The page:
Your typical antivirus will utilise indicators such as downloads or executions to identify malicious files. This proves problematic as modern attacks can take place without any downloading or execution taking place. This comes full circle back to social engineering attacks such as phishing, exploiting OS vulnerabilities, and packaging malicious code into seemingly normal files.
Defense is the best offense, but in this case the best offense is using native system components such as PowerShell against itself. Cyber attackers are able to execute attacks significantly faster while simultaneously evading antivirus detection.
Once a single endpoint has been compromised, it becomes easier for an attacker to move laterally within a network to other assets and targets. If an attacker were to get a hold of admin credentials, they would be able to access any part of a network without triggering any alerts.
An experienced attacker is able to cover their tracks after performing malicious activity. With the admin credentials mentioned earlier, they are able to delete log files within the domain to avoid leaving digital forensic evidence behind. One PowerShell script is capable of doing this.
Detecting Advanced Endpoint Threats with EDR
Prevention Alone is Not Enough
Endpoint detection and response in combination with your antivirus is an important consideration. Being able to detect threats at each of the above 4 stages is essential for a holistic view of the attack. For example, by collecting endpoint event logs off the endpoint, you would be able to capture key data around a potential breach.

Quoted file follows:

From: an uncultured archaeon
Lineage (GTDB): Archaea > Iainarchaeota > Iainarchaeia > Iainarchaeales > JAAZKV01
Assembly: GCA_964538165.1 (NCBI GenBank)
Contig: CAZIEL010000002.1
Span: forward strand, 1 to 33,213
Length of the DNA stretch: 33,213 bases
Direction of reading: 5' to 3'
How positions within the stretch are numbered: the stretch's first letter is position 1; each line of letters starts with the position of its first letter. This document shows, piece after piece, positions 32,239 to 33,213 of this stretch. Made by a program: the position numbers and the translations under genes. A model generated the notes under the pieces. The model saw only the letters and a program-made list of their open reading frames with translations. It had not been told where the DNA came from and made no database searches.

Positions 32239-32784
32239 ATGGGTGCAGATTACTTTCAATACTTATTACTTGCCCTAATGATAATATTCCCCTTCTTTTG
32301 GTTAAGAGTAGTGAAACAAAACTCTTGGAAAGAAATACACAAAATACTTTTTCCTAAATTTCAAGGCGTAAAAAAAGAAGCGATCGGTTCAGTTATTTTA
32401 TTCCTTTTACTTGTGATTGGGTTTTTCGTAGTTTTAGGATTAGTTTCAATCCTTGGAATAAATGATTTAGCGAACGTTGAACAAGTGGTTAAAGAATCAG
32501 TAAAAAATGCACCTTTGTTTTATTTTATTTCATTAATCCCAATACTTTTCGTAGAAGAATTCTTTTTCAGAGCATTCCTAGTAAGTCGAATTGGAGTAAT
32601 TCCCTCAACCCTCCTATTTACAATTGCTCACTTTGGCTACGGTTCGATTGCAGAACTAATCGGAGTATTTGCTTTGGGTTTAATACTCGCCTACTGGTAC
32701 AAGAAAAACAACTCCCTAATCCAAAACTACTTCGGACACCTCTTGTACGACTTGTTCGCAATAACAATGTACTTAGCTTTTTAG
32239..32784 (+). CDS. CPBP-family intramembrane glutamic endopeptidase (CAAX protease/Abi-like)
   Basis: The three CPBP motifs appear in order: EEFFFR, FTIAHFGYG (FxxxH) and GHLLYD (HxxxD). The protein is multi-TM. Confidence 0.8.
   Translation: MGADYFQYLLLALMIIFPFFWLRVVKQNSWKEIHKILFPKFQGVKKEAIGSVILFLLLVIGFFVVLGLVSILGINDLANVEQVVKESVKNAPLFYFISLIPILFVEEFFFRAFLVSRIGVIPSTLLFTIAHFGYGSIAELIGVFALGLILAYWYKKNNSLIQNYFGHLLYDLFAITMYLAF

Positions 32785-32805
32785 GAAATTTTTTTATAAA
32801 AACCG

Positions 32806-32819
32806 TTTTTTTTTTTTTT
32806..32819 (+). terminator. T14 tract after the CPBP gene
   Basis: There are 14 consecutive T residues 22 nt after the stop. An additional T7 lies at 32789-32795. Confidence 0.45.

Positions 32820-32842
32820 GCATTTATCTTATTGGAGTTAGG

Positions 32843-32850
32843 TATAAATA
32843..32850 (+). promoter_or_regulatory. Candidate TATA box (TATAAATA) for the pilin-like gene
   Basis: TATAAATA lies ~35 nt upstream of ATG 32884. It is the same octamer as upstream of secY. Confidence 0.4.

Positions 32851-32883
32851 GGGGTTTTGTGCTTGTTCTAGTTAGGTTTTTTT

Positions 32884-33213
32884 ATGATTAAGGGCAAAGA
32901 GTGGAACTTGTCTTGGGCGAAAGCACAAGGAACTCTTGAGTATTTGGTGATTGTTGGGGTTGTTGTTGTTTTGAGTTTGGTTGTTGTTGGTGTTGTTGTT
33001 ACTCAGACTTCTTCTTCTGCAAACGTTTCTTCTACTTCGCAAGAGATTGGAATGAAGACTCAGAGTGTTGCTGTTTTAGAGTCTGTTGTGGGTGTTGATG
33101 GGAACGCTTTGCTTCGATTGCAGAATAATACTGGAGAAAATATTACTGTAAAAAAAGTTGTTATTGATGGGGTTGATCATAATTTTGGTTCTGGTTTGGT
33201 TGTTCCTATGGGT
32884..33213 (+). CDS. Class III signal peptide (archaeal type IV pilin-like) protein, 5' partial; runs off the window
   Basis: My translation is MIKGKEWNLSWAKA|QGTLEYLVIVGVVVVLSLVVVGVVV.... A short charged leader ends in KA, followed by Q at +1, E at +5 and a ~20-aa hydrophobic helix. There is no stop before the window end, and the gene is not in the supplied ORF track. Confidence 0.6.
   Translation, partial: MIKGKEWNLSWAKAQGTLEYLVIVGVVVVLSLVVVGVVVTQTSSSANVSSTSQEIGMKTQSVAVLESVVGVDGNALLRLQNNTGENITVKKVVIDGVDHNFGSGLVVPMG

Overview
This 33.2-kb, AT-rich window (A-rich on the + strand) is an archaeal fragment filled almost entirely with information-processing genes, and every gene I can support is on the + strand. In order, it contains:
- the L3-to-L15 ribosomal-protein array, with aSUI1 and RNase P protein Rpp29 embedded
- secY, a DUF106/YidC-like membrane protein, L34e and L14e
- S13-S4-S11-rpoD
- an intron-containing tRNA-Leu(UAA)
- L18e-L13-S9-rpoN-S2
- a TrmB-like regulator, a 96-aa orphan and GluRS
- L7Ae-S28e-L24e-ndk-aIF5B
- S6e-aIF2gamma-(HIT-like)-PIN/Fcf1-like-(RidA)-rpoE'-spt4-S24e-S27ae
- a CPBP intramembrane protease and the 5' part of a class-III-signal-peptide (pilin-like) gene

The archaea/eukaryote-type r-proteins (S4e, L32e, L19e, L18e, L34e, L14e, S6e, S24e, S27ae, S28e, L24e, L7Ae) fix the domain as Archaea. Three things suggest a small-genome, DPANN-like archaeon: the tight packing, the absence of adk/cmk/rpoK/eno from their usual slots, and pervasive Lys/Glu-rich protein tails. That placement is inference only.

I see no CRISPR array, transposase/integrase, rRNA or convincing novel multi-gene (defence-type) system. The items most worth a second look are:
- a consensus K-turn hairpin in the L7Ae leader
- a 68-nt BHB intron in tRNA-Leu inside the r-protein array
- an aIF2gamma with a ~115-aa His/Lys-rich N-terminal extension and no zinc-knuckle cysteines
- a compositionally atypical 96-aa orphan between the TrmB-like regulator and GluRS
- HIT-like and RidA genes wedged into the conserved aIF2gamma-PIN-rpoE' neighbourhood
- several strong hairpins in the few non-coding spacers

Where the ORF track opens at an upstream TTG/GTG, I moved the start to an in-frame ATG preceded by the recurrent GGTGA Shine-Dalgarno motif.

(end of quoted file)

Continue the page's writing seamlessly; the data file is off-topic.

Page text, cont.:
Monitor More Than Just The Endpoint
As important as endpoint protection is, you should also monitor everything they interact with from cloud apps to authentication systems. This will ensure a holistic defense with a lower risk of being compromised.
Focus On Being Manageable and Scalable
Risks are almost always ahead of the technology that fights them. By simplifying your toolset and keeping automation front of mind, you can have a faster incident response time. A unified network will also allow you to stop some attacks the moment they are detected.
In conclusion, endpoints are crucial entry points that can expose your organization to various cyberattacks, and some of the most dangerous ones are often missed by traditional antivirus programs. This blog article highlighted five endpoint attacks that your antivirus may not pick up on, including cryptomining malware, reverse PowerShell attacks, RDP session jacking, APTs/rootkits, and ransomware.